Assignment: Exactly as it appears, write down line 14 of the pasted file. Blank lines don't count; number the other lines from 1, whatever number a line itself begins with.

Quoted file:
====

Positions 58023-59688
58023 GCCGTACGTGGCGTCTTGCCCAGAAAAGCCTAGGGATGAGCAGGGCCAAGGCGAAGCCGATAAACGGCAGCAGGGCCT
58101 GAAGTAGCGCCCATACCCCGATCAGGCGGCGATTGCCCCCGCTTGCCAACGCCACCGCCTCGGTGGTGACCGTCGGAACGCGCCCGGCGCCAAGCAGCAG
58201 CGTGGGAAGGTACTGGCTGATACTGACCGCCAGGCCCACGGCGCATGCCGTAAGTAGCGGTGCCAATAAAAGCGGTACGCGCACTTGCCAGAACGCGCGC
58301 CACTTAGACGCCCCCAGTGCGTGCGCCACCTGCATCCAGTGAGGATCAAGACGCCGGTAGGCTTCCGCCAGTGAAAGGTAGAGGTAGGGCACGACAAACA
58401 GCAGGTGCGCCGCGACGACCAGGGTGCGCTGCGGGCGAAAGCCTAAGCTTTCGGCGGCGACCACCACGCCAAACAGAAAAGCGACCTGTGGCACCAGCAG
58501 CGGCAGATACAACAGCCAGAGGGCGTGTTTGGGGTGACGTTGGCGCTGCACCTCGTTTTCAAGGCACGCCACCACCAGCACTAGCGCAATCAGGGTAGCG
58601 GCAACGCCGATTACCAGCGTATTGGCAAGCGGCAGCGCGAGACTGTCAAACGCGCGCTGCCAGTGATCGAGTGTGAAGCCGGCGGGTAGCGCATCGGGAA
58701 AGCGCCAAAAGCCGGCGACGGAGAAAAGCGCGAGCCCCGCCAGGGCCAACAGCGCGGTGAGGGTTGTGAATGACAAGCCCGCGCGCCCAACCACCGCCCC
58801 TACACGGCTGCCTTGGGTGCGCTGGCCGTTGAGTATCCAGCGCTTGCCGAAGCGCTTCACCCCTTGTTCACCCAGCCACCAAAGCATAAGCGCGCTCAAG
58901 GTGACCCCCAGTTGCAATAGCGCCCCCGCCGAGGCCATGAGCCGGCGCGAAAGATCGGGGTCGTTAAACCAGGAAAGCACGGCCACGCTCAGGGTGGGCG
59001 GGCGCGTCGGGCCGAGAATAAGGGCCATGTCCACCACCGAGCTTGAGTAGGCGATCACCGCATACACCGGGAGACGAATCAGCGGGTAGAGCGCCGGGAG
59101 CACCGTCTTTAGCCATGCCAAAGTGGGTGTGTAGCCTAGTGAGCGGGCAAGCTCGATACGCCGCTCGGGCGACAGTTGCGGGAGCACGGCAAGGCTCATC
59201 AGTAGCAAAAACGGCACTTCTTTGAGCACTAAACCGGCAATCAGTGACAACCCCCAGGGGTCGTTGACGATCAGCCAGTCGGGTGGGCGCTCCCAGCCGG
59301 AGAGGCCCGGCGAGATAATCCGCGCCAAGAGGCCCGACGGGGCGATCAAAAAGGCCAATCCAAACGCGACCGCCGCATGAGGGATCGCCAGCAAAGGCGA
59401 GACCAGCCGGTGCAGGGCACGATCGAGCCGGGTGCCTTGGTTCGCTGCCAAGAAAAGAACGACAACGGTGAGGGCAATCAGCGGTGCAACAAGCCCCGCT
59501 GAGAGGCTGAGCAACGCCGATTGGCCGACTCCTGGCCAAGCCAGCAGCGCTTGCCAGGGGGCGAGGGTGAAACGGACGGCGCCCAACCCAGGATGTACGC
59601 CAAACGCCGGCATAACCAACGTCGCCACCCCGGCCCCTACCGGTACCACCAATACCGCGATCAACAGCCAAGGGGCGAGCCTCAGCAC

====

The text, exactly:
59201 AGTAGCAAAAACGGCACTTCTTTGAGCACTAAACCGGCAATCAGTGACAACCCCCAGGGGTCGTTGACGATCAGCCAGTCGGGTGGGCGCTCCCAGCCGG